Afterimage – Temperance (Krispy Krumble Records)Thursday, 4th June 2020
We often start our musical journey during high school or college, formulating bands based on mutual interests and broadening our horizons. Such is the case for Afterimage – meeting up in 2016 at Keene State College in New Hampshire, transforming themselves from a college party band start into an original entity. Releasing their first EP in 2018 entitled WEMF Sessions from a live radio broadcast, they’ve been playing venues across New England, gaining the chance to open for a diverse roster including Morbid Angel, Secrets, and Hank Von Hell of Turbonegro. Temperance is the latest six-song EP for the quintet – showcasing an act that fuses elements of hard rock, metal, and jam bands to deliver a diverse, alluring, and progressive sound.
Collectively looking at some of their influences, the band possesses a hypnotic, captivating sound that locks onto specific psychedelic or 70’s style main musical hooks, only to launch off into doom/stoner or modern progressive motives. As a guitarist Brandon Curcio wields a mighty axe, and along with bassist Casey Daron forms an intuitive interplay aspect that can do into Rush/Tool angles one minute, but then be very Pink Floyd or Black Sabbath-esque the next measure. The band can easily move from a faster, more blitzkrieg musician-filled effort like “Narcissus” and then put on the brakes to be more tender, restrained, and thoughtful through emotive melodies and acoustic/electric buildups and transitions for the follow-up “Don’t Go Gently”. Jason Coburn as a keyboardist offers another melodic pillar that launches the band in Deep Purple or Phish/Lynyrd Skynyrd pastures – setting a bluesy table for “Kingdom Come” as vocalist Griffin Romprey gives a goose-bump delivery in the verses and chorus. His voice is one for the ages – soulful, powerful, multi-faceted and up there for the elevated presence Afterimage has in all departments for musicianship and songwriting craft. All six songs bristle with that charm, grace, and energy of these musicians truly passionate about their work – but for this scribe’s money, the extended lead break and darker tones of “Kingdom Come” going into “Thy Will Be Done” should get audiences swaying, swinging, and mesmerized for a lifetime.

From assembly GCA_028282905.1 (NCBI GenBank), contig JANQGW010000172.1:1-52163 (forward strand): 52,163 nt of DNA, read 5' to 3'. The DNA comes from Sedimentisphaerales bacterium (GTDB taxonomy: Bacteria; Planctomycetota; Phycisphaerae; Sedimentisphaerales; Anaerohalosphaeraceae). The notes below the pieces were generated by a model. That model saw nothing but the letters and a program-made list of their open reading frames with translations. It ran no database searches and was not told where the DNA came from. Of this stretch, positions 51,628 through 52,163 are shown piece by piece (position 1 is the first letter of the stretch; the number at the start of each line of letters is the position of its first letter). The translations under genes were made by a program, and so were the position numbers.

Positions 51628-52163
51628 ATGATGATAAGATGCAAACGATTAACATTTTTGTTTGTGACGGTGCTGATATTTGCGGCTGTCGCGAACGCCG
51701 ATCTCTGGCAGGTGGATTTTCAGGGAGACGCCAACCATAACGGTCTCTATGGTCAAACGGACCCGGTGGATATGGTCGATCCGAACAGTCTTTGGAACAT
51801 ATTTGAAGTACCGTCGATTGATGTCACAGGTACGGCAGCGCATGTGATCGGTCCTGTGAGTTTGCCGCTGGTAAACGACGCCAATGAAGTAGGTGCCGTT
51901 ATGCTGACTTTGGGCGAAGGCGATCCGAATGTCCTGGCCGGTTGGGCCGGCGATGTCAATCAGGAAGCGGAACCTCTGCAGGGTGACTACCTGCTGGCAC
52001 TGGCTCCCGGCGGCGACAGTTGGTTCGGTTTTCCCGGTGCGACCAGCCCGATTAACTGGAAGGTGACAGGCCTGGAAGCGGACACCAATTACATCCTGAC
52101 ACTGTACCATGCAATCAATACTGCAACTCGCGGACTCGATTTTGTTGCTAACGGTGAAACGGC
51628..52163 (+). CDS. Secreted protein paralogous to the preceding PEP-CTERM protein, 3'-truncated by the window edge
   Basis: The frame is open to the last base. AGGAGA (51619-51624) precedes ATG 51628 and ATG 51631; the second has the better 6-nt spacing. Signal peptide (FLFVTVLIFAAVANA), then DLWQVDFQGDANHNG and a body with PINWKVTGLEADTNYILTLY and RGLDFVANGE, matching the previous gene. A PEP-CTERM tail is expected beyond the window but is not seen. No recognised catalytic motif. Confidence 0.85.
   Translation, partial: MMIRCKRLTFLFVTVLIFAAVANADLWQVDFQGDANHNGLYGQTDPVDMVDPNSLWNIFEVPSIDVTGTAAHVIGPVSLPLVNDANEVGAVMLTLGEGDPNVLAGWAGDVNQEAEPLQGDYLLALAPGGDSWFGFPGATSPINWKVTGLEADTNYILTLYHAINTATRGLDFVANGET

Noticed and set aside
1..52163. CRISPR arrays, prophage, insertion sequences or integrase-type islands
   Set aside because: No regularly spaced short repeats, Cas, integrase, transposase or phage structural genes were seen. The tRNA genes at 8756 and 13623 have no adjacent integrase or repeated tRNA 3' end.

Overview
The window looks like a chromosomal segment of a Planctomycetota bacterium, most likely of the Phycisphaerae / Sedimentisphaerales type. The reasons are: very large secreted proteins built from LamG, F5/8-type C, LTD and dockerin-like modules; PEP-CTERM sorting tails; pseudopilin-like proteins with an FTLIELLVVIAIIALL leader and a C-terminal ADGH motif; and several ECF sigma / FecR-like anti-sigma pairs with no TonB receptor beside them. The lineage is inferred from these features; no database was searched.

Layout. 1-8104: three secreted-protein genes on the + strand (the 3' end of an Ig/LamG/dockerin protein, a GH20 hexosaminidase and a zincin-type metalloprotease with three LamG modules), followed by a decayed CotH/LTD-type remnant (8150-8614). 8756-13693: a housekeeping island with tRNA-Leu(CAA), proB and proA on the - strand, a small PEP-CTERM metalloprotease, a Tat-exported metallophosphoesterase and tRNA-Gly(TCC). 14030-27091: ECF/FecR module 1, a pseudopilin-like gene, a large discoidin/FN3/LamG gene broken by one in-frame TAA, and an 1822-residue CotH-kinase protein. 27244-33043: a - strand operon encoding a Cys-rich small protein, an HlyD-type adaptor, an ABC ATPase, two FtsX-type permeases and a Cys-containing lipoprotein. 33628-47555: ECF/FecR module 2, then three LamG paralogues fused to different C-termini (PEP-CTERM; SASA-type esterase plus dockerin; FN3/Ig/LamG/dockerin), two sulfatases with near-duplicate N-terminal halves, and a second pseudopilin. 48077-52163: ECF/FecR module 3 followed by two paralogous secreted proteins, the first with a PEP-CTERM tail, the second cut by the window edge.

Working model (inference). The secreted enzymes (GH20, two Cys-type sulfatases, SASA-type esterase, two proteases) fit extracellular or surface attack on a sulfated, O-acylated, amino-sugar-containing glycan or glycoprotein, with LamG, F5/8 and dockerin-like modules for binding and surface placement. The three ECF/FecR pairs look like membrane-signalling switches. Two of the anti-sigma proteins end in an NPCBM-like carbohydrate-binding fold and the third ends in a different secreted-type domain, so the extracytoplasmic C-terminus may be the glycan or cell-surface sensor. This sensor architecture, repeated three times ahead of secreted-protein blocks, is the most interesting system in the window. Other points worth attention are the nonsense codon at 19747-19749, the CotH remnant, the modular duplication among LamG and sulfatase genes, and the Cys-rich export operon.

Now all finished their undergraduate studies, Afterimage will hopefully be able to take this to even more serious levels of creativity and live show support. Temperance has the fluid songwriting and stand-out connective qualities to make most hard rock and metal followers pleased and will be interesting to watch the development down the line.